Parnell spent the last two months of the campaign defending his actions in the spreading scandal.

In the Senate race, Sullivan, a former state attorney general, spent months attacking Begich as a tool of the Obama administration, a senator who voted with the president “97 percent of the time” and who cast the deciding ballot in favor of the Affordable Care Act.

For his part, Begich rarely uttered the president’s name unless prompted by a voter at a campaign event. But he told anyone who would listen that he voted with popular Alaska Sen. Lisa Murkowski, his Republican counterpart, “80 percent of the time.” (Finally, Murkowski sent him a cease-and-desist order after an ad presented the duo as a unified team.)

About that deciding Obamacare vote? Begich had a tart response, telling Republican challengers that “every senator was the 60th” deciding vote if that senator was an incumbent Democrat.

“I was No. 6 in the vote, if you want to be technical about it,” Begich said at a town hall meeting in the waning weeks of the campaign. “Because it’s a role call vote. A. B. C. I was No. 6.”

The race was the most expensive in Alaska history, with more than $40 million in outside spending alone, because it was one of a handful viewed as crucial in deciding control of the U.S. Senate.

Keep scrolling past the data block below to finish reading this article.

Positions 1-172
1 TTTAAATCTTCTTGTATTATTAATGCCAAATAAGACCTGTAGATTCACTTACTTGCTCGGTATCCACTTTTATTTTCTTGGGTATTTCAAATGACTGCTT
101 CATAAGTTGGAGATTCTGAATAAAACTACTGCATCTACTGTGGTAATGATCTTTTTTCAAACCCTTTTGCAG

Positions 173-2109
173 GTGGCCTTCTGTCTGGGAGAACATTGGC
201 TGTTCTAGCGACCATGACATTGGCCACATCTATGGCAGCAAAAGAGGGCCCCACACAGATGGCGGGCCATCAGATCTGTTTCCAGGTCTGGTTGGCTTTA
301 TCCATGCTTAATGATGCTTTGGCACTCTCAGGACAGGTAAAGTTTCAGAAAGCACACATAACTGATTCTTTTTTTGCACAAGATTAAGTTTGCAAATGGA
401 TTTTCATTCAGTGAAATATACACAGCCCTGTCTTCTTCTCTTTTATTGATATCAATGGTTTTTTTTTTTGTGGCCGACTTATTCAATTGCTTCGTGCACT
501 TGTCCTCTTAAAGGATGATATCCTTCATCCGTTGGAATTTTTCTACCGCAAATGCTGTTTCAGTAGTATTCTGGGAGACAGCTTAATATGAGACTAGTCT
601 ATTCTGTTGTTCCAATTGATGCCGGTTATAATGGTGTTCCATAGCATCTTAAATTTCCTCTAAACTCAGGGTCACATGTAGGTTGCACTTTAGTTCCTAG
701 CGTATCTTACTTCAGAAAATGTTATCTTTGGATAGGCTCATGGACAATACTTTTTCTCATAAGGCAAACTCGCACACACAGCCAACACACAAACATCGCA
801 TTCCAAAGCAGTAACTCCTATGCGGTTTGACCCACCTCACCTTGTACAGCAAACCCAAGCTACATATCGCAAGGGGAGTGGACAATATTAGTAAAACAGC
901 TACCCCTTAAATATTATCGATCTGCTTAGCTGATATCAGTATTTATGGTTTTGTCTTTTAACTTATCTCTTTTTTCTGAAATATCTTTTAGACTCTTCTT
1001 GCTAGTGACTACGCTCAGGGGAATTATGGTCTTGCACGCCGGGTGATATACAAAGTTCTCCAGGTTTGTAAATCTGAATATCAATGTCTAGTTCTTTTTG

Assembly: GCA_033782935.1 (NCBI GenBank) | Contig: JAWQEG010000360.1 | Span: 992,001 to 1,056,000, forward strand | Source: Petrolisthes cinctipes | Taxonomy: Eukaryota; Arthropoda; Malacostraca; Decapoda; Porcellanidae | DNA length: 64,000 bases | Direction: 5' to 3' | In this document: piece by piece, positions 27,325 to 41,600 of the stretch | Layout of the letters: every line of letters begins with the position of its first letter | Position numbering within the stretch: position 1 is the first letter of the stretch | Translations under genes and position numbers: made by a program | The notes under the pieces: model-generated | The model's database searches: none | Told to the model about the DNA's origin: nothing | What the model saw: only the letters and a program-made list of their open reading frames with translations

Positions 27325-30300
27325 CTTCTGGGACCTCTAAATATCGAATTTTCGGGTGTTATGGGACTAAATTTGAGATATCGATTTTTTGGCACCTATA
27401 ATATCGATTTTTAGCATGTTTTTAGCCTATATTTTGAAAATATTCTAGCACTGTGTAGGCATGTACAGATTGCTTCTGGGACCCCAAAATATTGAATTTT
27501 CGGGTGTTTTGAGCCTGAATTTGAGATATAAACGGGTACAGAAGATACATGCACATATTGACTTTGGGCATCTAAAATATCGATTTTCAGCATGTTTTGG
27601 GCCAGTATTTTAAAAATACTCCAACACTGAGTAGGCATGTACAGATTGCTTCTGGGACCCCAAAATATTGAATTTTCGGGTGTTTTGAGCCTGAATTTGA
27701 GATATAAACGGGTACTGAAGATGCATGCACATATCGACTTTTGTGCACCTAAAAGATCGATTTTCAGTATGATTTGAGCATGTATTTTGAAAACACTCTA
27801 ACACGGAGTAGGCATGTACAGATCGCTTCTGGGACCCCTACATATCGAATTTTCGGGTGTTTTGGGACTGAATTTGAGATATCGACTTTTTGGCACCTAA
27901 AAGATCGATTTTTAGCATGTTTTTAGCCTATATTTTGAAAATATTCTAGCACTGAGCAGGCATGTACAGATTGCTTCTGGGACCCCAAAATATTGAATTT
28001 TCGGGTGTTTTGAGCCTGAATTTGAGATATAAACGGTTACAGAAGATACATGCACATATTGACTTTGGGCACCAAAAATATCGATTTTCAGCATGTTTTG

Before the polls had closed in the Last Frontier on Tuesday night, however, the Senate had already gone over to Republican hands. As of Wednesday, the GOP had won 52 seats, and three more states — including Alaska — remained to be decided.

Photo: SenateDemocrats via Flickr


Start your day with National Memo Newsletter

Know first.

The opinions that matter. Delivered to your inbox every morning

Pregnant woman

The Alabama Supreme Court set off political tremors last week with its decision that frozen embryos have the status of "extrauterine children" and thus are covered by a state law that permits parents to seek damages for the wrongful death of a "minor child." The implication that in vitro fertilization (IVF) cannot be practiced if embryos have legal standing led some commentators immediately to describe the ruling as a "ban." Alabama's attorney general issued a statement reassuring people that IVF providers and patients would not face prosecution, even as clinics around the state were phoning their patients to cancel procedures. There is, IVF industry representatives told lawmakers and the press, too much risk of legal liability if a clinic accidentally causes the death of an embryo by piercing it with a pipette; or if, in consultation with parents, it discards a genetically damaged embryo; or if a power failure causes freezers to malfunction. The possible lawsuits are limitless.

Keep reading...Show less
Nikki Haley

Nikki Haley

Immigration shot to the top of Gallup's February polling on what Americans say are the country's most vexing problems, finishing at 28 percent, an eight-percentage-point uptick in a single month.

Keep reading...Show less
{{ }}